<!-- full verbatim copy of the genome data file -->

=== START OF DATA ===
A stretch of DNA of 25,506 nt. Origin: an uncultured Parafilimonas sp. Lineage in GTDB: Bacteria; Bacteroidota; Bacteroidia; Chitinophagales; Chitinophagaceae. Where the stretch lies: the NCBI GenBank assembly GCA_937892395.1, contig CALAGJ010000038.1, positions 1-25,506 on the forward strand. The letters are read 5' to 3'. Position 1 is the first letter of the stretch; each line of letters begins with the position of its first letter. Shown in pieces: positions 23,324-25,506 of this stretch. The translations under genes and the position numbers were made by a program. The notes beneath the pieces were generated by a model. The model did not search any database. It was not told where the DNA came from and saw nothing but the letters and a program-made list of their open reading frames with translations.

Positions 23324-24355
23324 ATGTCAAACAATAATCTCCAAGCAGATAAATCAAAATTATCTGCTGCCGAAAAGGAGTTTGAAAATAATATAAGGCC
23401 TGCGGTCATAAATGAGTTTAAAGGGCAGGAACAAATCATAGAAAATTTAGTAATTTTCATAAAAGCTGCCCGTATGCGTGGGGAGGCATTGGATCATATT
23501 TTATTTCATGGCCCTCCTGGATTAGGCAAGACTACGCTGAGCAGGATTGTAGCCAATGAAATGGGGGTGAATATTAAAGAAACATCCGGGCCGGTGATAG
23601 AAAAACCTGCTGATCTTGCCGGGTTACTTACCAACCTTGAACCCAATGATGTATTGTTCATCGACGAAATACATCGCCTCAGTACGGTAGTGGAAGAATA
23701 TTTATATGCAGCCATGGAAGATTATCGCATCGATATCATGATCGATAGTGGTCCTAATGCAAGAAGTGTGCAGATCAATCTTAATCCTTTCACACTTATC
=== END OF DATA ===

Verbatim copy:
A stretch of DNA of 25,506 nt. Origin: an uncultured Parafilimonas sp. Lineage in GTDB: Bacteria; Bacteroidota; Bacteroidia; Chitinophagales; Chitinophagaceae. Where the stretch lies: the NCBI GenBank assembly GCA_937892395.1, contig CALAGJ010000038.1, positions 1-25,506 on the forward strand. The letters are read 5' to 3'. Position 1 is the first letter of the stretch; each line of letters begins with the position of its first letter. Shown in pieces: positions 23,324-25,506 of this stretch. The translations under genes and the position numbers were made by a program. The notes beneath the pieces were generated by a model. The model did not search any database. It was not told where the DNA came from and saw nothing but the letters and a program-made list of their open reading frames with translations.

Positions 23324-24355
23324 ATGTCAAACAATAATCTCCAAGCAGATAAATCAAAATTATCTGCTGCCGAAAAGGAGTTTGAAAATAATATAAGGCC
23401 TGCGGTCATAAATGAGTTTAAAGGGCAGGAACAAATCATAGAAAATTTAGTAATTTTCATAAAAGCTGCCCGTATGCGTGGGGAGGCATTGGATCATATT
23501 TTATTTCATGGCCCTCCTGGATTAGGCAAGACTACGCTGAGCAGGATTGTAGCCAATGAAATGGGGGTGAATATTAAAGAAACATCCGGGCCGGTGATAG
23601 AAAAACCTGCTGATCTTGCCGGGTTACTTACCAACCTTGAACCCAATGATGTATTGTTCATCGACGAAATACATCGCCTCAGTACGGTAGTGGAAGAATA
23701 TTTATATGCAGCCATGGAAGATTATCGCATCGATATCATGATCGATAGTGGTCCTAATGCAAGAAGTGTGCAGATCAATCTTAATCCTTTCACACTTATC